Update (1632ET): After striking a deal to quell party infighting, House Democrats on Thursday adopted the massive $3.5 trillion budget blueprint by a vote of 220-212 along party lines.
The vote allows Democrats to adopt a rule allowing them to immediately begin work on the legislation, and will require the lower chamber to take up the Senate-passed $1.2 trillion bipartisan infrastructure bill no later than Sept. 27.
As The Hill notes, the rule also clears the way for the House to vote later Tuesday on legislation to restore a portion of the 1965 Voting Rights Act which required localities with 'histories of voter suppression' to receive federal clearance before making changes to election laws.
More via The Hill:
The deal Pelosi reached on Tuesday provides a brief detente between Democratic moderates and progressives as House lawmakers leave Washington to resume their summer recess.
But the internecine sniping over process, strategy and timing foreshadows just how difficult it will be for the party to stay united when it comes to turning their policy goals into law in the coming weeks as they seek to show voters that they can govern.
House Budget Committee Chairman John Yarmuth (D-Ky.) said that writing the legislative text for some components of the $3.5 trillion spending plan, such as making changes to Medicare benefits, will be “relatively easy to do” since those programs already exist.
But policy goals like creating a new universal child care program will be much more challenging to craft because “you have nothing structurally to use to implement it,” Yarmuth acknowledged.
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Moderate Democrats have finally agreed to a deal with House Speaker Nancy Pelosi to move forward with their party's $4.1 trillion economic plan, according to Bloomberg, citing a lawmaker involved in the negotiations.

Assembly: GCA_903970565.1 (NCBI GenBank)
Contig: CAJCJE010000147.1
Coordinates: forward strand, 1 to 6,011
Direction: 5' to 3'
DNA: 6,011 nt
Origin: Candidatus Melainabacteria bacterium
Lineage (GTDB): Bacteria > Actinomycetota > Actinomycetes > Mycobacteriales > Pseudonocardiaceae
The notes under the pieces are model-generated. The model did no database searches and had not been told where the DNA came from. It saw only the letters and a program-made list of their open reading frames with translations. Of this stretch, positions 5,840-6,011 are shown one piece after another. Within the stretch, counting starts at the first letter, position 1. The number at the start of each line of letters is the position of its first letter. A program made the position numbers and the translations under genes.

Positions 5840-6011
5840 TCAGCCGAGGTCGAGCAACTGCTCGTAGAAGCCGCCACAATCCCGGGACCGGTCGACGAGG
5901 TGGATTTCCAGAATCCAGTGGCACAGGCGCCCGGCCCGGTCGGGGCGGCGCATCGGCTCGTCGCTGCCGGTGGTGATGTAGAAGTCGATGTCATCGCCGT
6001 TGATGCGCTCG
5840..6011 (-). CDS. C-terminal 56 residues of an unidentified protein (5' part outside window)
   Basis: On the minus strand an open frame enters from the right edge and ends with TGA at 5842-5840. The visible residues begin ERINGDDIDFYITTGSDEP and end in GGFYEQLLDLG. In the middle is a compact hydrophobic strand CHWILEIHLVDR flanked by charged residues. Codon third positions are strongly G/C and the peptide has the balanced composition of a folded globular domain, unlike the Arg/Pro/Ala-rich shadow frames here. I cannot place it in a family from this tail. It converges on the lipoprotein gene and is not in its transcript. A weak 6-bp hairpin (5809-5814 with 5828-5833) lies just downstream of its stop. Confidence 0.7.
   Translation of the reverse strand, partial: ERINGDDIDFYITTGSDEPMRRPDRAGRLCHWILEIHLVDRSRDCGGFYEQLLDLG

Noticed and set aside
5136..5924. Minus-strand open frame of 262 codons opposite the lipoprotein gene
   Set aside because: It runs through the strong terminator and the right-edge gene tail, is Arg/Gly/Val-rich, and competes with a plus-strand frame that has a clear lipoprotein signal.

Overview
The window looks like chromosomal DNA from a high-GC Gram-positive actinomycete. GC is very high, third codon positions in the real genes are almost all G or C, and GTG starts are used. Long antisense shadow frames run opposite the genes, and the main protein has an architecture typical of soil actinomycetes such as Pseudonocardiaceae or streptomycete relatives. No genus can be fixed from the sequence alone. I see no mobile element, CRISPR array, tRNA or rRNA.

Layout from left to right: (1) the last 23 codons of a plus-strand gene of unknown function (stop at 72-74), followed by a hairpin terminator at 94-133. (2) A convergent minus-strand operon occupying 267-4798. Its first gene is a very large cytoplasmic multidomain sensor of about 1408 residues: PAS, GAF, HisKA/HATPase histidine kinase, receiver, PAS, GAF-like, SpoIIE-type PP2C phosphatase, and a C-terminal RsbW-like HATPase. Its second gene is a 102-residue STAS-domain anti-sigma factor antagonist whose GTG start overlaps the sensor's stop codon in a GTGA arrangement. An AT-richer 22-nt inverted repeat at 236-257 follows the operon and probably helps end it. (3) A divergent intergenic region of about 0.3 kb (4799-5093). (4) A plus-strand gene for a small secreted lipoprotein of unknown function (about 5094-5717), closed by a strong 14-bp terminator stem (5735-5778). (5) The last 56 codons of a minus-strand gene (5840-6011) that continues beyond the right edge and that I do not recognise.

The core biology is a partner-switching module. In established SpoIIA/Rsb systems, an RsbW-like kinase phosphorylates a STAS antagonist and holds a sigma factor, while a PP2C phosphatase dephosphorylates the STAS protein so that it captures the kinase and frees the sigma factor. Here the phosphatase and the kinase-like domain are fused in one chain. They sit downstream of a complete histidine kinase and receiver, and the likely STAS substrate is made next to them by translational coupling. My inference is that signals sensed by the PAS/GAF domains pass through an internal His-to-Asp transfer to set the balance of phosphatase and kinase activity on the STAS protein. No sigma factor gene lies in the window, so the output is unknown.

The agreement would allow for the adoption of the Senate's $3.5 trillion tax and spending blueprint, while setting up a final vote on a separate $550 billion infrastructure bill no later than Sept. 27. The blueprint, meanwhile, is slated to receive a Tuesday vote as part of a rule governing debate on the bill, along with another on voting rights legislation.
The anticipated vote Tuesday would adopt the $3.5 trillion budget resolution as part of a rule governing debate on the infrastructure bill and voting rights legislation. -Bloomberg
According to the report, the deal came after a pressure campaign from the White House and Democratic leaders.
Ahead of an expected House vote Tuesday afternoon, the Rules Committee reconvened to put the deadline for the infrastructure vote into writing, which was enough to appease the group of 10 centrists who threatened to hold up the budget framework if the House didn’t pass the infrastructure bill this week.
In addition to Pelosi’s pressure campaign, Biden and his top aides made calls to the group of moderates and other House Democrats to again emphasize White House support for Pelosi’s strategy and the importance of the budget resolution, the infrastructure bill and the voting rights legislation to the president’s goals, according to officials. -Bloomberg
"These negotiations are never easy," said Rules Chairman Jim McGovern (D-MA), adding "It is my hope that my colleagues who recognize the very simple choice to advance the presidents agenda or obstruct it."
The group of moderate Democrats - who had previously objected to Pelosi's two-track approach to passing the infrastructure vote in tandem with the $3.5 trillion blueprint was passed - were at odds with progressive Democrats who backed Pelosi's approach.
"We’re going to have to leap together," said Pelosi ally Rep. Brendan Boyle (D-PA), adding "The most progressive members of my caucus, the most moderate members of caucus need to come together and recognize it’s either going to be doing both bills or we’re really in the end not going to be able to pass either one of them."